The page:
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Celebrate Torture Day by Punishing Torturers

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Since 1997, every June 26 has been formally recognized as the International Day of Support for Victims of Torture. Political leaders around the globe take the occasion to proclaim their opposition to barbarism.

On June 26, 2003, President George W. Bush proudly declared: “The United States is committed to the worldwide elimination of torture, and we are leading this fight by example. I call on all governments to join with the United States and the community of law-abiding nations in prohibiting, investigating, and prosecuting all acts of torture and in undertaking to prevent other cruel and unusual punishment.”

This was one of the most fraudulent assertions since 1936, when the new Soviet constitution guaranteed Soviet citizens complete freedom of the press, freedom of speech, and freedom of assembly. But this “perfect constitution” did nothing to prevent Stalin from sending millions of people to their deaths in the Gulag and in front of firing squads.

Similarly, Bush’s anti-torture proclamation did nothing to stop his administration from formalizing perhaps the most brutal abuses in modern American history. Top Bush administration officials created twisted rationales to authorize simulated drowning, “walling” (throwing detainees up against a wall, repeated ad nauseam), sleep deprivation (as long as it did not last more than 11 days), head slappings, and other methods to shatter people’s will and resistance.

The fact that the Bush administration engaged in torture in Afghanistan, Iraq, Guantanamo, and secret prison sites around the world is now no longer in dispute. Unfortunately, the Obama administration is rapidly become complicit in Bush torture crimes.

President Obama is vigorously opposing proposals for a “truth commission” to investigate and expose the extent of U.S. interrogation abuses in the post-9/11 era.

After Obama promised not to interfere with a federal court ruling ordering the release of hundreds of photos of detainee abuses in Iraq and Afghanistan, he reversed himself last month and promised U.S. senators that he would do everything he could to assure that Americans never see the pictures.

Obama’s Justice Department helped sway a federal appeals court to decree that top Bush administration officials have zero personal liability to British citizens allegedly tortured at Guantanamo. (At the same time, the Justice Department has trumpeted its role in convicting football star Michael Vick after he was accused of torturing dogs.)

CIA chief Leon Panetta is trying to persuade a federal judge not to suppress detailed information from almost a hundred videotapes of CIA “extreme interrogation” sessions. Panetta is fretting that disclosing the official documents would “constitute a clearly unwarranted invasion of personal privacy” of CIA torturers.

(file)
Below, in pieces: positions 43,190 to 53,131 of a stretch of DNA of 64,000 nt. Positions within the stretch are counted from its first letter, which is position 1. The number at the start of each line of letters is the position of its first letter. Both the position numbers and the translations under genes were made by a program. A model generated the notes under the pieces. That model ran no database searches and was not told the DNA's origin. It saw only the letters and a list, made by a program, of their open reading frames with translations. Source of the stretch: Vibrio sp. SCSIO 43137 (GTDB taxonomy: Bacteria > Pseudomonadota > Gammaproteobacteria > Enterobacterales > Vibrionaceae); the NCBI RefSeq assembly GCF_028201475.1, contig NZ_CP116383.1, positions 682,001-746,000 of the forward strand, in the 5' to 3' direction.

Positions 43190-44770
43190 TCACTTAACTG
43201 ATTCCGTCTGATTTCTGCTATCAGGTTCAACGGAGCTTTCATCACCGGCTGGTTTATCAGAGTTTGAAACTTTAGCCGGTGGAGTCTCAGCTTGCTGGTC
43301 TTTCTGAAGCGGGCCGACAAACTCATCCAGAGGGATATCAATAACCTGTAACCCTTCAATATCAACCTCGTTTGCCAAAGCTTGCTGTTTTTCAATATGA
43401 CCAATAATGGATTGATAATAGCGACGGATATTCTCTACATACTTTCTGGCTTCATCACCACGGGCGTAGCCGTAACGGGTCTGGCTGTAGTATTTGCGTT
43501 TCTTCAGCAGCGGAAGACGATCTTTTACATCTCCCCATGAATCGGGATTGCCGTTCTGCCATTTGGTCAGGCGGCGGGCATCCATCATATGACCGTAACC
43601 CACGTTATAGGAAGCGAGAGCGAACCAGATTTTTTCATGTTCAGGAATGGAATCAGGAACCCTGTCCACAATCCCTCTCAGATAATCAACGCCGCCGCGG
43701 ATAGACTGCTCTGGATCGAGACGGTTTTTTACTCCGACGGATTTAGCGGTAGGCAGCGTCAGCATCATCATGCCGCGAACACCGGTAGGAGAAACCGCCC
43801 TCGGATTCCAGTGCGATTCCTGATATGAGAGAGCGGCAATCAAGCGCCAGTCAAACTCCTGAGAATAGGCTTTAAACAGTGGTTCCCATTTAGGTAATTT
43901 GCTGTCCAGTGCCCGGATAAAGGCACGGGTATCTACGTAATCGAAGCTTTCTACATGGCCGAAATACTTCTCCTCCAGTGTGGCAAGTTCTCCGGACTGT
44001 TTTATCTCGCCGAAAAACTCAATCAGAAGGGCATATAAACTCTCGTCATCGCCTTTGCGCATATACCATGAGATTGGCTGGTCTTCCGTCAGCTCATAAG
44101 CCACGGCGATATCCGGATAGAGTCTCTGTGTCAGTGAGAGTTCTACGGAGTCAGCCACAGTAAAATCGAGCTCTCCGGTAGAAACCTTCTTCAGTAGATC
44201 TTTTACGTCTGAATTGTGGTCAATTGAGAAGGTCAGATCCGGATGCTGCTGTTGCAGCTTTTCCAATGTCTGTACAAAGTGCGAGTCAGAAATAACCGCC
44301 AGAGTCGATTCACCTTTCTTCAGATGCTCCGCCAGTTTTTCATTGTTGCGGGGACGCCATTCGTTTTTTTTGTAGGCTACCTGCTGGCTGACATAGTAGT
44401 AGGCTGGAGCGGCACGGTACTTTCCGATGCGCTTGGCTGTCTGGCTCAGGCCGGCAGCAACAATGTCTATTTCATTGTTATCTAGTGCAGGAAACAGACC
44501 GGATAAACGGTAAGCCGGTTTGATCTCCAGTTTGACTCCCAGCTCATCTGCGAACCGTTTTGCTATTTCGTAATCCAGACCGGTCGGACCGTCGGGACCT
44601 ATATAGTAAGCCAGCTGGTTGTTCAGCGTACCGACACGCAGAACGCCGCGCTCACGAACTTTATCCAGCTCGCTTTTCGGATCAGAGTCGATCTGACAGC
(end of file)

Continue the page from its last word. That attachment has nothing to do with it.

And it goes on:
President Obama will probably make the usual huff-and-puff proclamation against torture on June 26. But as long as he is protecting the torturers and torture policymakers, any anti-torture assertion he makes will be worth less than a plug nickle.

Obama should either enforce the law or formally call for Congress to withdraw from the United Nations Convention Against Torture and other Cruel, Inhuman, or Degrading Treatment or Punishment. And if he chooses to follow that path, he should also urge Congress to repeal the 1996 Anti-Torture Act.

And to be honest with the American people about the nature of the government that rules them, Obama should demand a constitutional convention. If torture is de facto legal in America, the Eighth Amendment — which prohibits cruel and unusual punishment — must be repealed.

The Fifth Amendment will also need the ax, since it declares that no one “shall be compelled in any criminal case to be a witness against himself.” The fact that both the Bush administration and the Obama administration are willing to use tortured confessions to prosecute so-called enemy combatants is proof positive that it is time to expunge this relic of bygone fastidiousness.

It is up to Obama to show that he takes U.S. law more seriously than Stalin took the 1936 Soviet constitution. If Obama denounces torture at the same time he is protecting the torturers, then Obama deserves be hooted off the national stage.

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    James Bovard serves as policy adviser to The Future of Freedom Foundation. He has written for the New York Times, The Wall Street Journal, The Washington Post, New Republic, Reader's Digest, Playboy, American Spectator, Investors Business Daily, and many other publications. He is the author of a new e-book memoir, Public Policy Hooligan. His other books include: Attention Deficit Democracy (2006); The Bush Betrayal (2004); Terrorism and Tyranny (2003); Feeling Your Pain (2000); Freedom in Chains (1999); Shakedown (1995); Lost Rights (1994); The Fair Trade Fraud (1991); and The Farm Fiasco (1989). He was the 1995 co-recipient of the Thomas Szasz Award for Civil Liberties work, awarded by the Center for Independent Thought, and the recipient of the 1996 Freedom Fund Award from the Firearms Civil Rights Defense Fund of the National Rifle Association. His book Lost Rights received the Mencken Award as Book of the Year from the Free Press Association. His Terrorism and Tyranny won Laissez Faire Book's Lysander Spooner award for the Best Book on Liberty in 2003. Read his blog. Send him email.